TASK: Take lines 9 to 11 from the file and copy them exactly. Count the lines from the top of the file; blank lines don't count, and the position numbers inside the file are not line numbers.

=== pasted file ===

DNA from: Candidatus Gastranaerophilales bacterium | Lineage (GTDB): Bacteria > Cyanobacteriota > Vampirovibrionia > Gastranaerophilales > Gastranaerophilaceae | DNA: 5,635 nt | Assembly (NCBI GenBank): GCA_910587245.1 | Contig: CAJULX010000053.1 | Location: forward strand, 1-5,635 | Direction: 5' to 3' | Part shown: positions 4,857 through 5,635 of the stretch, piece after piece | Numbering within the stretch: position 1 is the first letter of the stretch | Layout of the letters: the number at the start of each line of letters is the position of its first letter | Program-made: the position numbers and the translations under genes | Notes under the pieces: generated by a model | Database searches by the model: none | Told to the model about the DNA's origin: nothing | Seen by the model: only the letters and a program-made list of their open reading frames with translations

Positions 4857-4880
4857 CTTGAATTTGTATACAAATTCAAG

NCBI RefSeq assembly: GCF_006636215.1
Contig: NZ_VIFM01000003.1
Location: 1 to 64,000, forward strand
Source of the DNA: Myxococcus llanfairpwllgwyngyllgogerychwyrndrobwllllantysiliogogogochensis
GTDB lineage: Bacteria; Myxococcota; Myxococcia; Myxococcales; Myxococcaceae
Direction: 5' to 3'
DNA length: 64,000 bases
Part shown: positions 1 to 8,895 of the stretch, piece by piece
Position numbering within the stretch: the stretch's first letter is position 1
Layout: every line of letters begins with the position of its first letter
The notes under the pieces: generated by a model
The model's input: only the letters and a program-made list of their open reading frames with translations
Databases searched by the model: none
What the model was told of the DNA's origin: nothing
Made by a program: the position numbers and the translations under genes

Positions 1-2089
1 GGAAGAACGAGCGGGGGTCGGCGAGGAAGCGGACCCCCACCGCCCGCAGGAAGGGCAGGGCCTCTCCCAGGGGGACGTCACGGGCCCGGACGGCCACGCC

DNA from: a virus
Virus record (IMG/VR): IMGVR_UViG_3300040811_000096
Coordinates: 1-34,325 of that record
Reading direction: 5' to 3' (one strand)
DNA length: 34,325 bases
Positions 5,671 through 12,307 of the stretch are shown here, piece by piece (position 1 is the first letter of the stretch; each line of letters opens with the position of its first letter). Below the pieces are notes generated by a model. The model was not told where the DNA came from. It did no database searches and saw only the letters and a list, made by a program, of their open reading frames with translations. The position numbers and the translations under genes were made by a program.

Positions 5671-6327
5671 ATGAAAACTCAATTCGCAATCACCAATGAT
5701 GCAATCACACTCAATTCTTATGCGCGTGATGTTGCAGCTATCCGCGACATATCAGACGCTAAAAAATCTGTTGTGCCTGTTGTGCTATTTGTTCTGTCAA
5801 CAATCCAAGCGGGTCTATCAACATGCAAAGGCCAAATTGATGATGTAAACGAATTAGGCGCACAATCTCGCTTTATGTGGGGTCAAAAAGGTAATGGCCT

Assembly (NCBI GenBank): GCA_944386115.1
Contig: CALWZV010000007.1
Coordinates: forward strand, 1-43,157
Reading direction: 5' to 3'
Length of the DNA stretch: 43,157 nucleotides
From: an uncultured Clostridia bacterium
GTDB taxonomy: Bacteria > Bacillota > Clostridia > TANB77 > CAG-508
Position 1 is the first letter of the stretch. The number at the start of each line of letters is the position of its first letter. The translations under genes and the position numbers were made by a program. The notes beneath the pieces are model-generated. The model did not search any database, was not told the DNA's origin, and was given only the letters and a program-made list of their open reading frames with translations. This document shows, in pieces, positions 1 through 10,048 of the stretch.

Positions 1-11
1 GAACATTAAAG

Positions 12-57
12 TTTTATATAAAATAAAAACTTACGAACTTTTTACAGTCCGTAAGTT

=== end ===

Direction: 5' to 3'
DNA length: 64,000 bases
Part shown: positions 1 to 8,895 of the stretch, piece by piece